Vascular endothelial growth factor (VEGF) is a participant of vital signaling proteins. As a mitogen agent for endothelium, VEGF induces vascular growth and increases microvascular permeability. It acts via nitric oxide (NO) dependent pathways and stimulates vasodilation.5 Vessel growth is induced by means of pre-existing vasculature and this expansion is important, especially in case of inadequate blood supply. Hypoxia contributes to angiogenesis, as it is the major stimulant producing VEGF and its receptors.6

The VEGF was demonstrated as a recuperative agent of IRI of various organs like myocardium, liver and spinal cord. Thus, we wanted to establish whether it is as effective on intestinal IRI as other organs – and if so, does the timing of its application matter. We designed a study in order to evaluate the effectiveness of VEGF on intestinal IRI used either before ischemia or during reperfusion.

Material and methods

The permission for the experimental study was granted by Animal Ethics Committee of Gazi University (Ankara, Turkey) and the study was completed due to the dictates of the Research Committee at the Experimental Research Center of Gazi University School of Medicine.

Thirty male adult Wistar albino rats weighing 220–270 g (mean weight 240 ±10 g) were included in the study. All animals were housed under standard temperature and humidity with light and dark cycles of 10 h and 14 h, respectively. No water, food and light restrictions were applied to animals. During the experiments, humane care was given to all animals according to Principles of Laboratory Animal Care and the Guide for the Care and Use of Laboratory Animals of National Health Institutes (NHS; Bethesda, USA). The animals were anaesthetized using xylazine hydrochloride (5 mg/kg) (Alfazyne; Ege Vet, Izmir, Turkey) and ketamine hydrochloride (40 mg/kg) (Ketalar; Eczacibasi, ­Istanbul, Turkey), and every surgical procedure was performed under sterile conditions by the surgeon of the team (AP).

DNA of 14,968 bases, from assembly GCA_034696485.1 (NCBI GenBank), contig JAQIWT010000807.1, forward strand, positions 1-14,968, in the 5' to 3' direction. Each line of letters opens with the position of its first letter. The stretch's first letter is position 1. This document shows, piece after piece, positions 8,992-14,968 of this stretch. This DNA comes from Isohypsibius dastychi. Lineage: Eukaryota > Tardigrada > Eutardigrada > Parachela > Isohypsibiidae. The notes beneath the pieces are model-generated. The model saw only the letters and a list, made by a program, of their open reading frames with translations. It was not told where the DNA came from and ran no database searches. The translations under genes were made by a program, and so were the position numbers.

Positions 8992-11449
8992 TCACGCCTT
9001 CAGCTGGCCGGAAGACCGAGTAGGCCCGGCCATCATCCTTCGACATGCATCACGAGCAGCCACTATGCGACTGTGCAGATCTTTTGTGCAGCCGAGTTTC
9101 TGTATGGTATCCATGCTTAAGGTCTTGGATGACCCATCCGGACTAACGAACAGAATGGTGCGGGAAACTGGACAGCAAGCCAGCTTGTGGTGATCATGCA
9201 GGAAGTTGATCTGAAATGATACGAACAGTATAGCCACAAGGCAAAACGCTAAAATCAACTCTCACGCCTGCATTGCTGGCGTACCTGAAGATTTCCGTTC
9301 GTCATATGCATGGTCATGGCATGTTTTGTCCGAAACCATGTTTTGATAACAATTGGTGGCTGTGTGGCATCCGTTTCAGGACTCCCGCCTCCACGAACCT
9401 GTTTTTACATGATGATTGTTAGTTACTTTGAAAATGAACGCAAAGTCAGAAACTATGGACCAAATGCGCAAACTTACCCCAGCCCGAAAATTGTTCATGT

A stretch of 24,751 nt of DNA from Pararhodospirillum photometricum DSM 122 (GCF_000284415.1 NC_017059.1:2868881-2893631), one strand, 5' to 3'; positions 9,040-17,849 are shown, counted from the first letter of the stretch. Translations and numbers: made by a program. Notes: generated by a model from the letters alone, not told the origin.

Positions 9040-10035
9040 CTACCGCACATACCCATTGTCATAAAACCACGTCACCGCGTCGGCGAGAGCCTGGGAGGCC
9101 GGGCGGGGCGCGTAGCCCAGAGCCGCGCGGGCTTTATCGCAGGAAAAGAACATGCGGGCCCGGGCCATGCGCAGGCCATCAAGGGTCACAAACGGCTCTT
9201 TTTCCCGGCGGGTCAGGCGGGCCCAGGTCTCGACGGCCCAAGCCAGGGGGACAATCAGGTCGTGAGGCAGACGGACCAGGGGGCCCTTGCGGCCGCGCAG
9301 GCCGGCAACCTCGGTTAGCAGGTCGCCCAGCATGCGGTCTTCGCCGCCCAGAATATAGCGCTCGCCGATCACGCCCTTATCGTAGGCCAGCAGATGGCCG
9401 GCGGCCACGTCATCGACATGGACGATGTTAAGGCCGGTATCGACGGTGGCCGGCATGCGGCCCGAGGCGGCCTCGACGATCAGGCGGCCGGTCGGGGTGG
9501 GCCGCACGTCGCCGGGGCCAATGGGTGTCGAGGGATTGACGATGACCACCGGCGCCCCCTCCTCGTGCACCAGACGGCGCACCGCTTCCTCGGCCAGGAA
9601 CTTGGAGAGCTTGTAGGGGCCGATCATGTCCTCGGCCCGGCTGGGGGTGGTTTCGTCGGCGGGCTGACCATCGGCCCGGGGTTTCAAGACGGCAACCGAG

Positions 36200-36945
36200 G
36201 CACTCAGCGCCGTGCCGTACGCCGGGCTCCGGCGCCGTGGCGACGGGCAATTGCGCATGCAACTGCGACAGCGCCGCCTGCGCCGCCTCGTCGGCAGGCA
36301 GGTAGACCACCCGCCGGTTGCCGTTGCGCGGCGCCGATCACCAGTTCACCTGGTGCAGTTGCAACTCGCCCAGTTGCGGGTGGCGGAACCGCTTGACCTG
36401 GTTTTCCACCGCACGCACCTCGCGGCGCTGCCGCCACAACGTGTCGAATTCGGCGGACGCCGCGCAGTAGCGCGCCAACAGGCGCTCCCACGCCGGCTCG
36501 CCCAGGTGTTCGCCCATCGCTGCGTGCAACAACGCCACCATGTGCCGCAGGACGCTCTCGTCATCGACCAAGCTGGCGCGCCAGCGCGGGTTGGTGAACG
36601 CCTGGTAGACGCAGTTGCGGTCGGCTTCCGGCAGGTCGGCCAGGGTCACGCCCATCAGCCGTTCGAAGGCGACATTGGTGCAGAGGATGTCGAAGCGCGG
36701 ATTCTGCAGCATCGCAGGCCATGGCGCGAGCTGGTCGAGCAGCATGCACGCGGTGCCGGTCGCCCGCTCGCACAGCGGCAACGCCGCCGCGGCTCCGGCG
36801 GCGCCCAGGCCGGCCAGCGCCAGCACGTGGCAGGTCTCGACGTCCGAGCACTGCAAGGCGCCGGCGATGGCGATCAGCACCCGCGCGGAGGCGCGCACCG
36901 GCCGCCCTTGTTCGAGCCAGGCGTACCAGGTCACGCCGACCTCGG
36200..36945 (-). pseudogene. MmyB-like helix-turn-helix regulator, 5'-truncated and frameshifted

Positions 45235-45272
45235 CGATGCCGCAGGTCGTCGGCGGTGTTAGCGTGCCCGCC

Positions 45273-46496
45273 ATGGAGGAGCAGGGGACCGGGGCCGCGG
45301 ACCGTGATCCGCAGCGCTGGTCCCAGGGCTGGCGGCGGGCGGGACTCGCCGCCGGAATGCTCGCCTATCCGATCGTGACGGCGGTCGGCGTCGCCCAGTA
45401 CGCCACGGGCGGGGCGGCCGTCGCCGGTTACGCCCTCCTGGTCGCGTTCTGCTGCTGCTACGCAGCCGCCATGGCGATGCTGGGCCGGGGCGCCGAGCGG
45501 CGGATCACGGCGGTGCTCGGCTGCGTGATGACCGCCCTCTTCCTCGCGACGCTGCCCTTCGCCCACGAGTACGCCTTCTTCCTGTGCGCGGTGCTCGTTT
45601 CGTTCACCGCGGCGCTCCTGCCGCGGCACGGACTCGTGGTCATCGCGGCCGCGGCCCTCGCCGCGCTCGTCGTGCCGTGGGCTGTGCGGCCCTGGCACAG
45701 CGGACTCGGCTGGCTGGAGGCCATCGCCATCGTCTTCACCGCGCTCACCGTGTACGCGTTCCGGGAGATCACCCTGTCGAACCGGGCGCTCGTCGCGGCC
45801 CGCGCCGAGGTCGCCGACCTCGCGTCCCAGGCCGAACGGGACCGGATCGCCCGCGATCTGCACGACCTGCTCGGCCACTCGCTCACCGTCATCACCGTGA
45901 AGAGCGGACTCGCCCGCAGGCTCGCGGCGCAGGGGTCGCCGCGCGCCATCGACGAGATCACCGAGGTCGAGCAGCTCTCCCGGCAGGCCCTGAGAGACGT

All the rats were randomly allocated to 5 groups and underwent a median laparotomy:

− Control group (Gr C, n = 6) underwent excision of small and large intestines with no further intervention.

− VEGF group (Gr V, n = 6) underwent only dissection of SMA and received VEGF (0.8 µg/kg) through the caudal caval vein.

− IRI group (Gr I/R, n = 6) underwent dissection and occlusion of SMA. After the dissection of SMA, the vessel was occluded for 90 min using a microclamp at the point where it branches from abdominal aorta. Pulseless mesenteric artery accompanying pale jejunoileal segments confirmed the ischemia.

− VEGF-IRI group (Gr V-I/R, n = 6) received VEGF (0.8 µg/kg) through caudal caval vein before the surgical procedure. The animals in this group underwent dissection, and occlusion of SMA for 90 min following drug administration.

− IRI-VEGF group (Gr I/R-V, n = 6) underwent dissection, and occlusion of SMA for 90 min. The animals in this group received VEGF (0.8 µg/kg) through the caudal caval vein at the beginning of reperfusion.

The infusion dose for VEGF was chosen as the minimum effective dose as defined according to the previous study by Oz Oyar et al.7 Animals in all groups but Gr C underwent a relaparotomy at the 4th hour of reperfusion, and small bowel and proximal large bowel segments of the animals were removed. The rats were sacrificed with aspiration of cardiac blood and the blood samples were placed in EDTA tubes. Plasma samples were separated by centrifugation (3000 × g for 10 min at 4°C) and frozen at −80°C. The excised bowel segment was washed in cold 0.9% NaCl, wiped, and weighed. To perform biochemical analysis and histopathological evaluation, the bowel was cut into 3 equal pieces. The 1st (representing the most proximal portion) and 3rd (representing the most distal portion) pieces were fixed in liquid nitrogen and kept frozen at −80°C, whereas the 2nd (representing the middle portion) piece was laid in 10% neutral buffered formalin.

Biochemical analysis

Western blot analysis

Intestinal tissues were weighed, diluted with lysis buffer and homogenized at a ratio of 1/10 (w/v). Homogenates were centrifuged at 2500 rpm for 10 min at +4°C. To quantify the protein levels, BCA Assay Kit (Pierce, Waltham, USA) was used. The heat shock protein (HSP70) (Rabbit, SPA810; Stressgen, San Diego, USA) and catalase (CAT) (Rabbit, ab1877; Abcam, Cambridge, UK) primary antibodies, used for western blotting analysis and β-actin, were used as housekeeping proteins in order to quantify the other primary antibodies.

Determination of intestinal malondialdehyde levels

Lipid peroxidation was measured using the test published by Gérard-Monnier et al.12 The malondialdehyde (MDA) levels were also recalculated from our MDA standards produced by the acid hydrolysis of 1,1,3,3-tetramethoxypropane.

Determination of intestinal superoxide dismutase activity